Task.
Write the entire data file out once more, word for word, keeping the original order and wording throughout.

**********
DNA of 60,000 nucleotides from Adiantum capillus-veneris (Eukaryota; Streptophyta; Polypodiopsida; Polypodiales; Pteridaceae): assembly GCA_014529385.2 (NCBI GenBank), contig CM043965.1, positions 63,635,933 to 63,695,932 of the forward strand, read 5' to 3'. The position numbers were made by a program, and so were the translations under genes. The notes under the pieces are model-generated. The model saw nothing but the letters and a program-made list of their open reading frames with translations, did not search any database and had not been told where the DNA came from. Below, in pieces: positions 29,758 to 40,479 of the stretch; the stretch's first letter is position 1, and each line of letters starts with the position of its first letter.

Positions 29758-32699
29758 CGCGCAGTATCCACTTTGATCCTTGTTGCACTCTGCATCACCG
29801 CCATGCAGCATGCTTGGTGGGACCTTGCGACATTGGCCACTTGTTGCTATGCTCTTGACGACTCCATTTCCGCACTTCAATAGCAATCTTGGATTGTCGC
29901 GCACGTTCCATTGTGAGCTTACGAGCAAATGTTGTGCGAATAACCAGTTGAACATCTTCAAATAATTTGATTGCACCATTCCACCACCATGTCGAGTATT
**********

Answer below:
DNA of 60,000 nucleotides from Adiantum capillus-veneris (Eukaryota; Streptophyta; Polypodiopsida; Polypodiales; Pteridaceae): assembly GCA_014529385.2 (NCBI GenBank), contig CM043965.1, positions 63,635,933 to 63,695,932 of the forward strand, read 5' to 3'. The position numbers were made by a program, and so were the translations under genes. The notes under the pieces are model-generated. The model saw nothing but the letters and a program-made list of their open reading frames with translations, did not search any database and had not been told where the DNA came from. Below, in pieces: positions 29,758 to 40,479 of the stretch; the stretch's first letter is position 1, and each line of letters starts with the position of its first letter.

Positions 29758-32699
29758 CGCGCAGTATCCACTTTGATCCTTGTTGCACTCTGCATCACCG
29801 CCATGCAGCATGCTTGGTGGGACCTTGCGACATTGGCCACTTGTTGCTATGCTCTTGACGACTCCATTTCCGCACTTCAATAGCAATCTTGGATTGTCGC
29901 GCACGTTCCATTGTGAGCTTACGAGCAAATGTTGTGCGAATAACCAGTTGAACATCTTCAAATAATTTGATTGCACCATTCCACCACCATGTCGAGTATT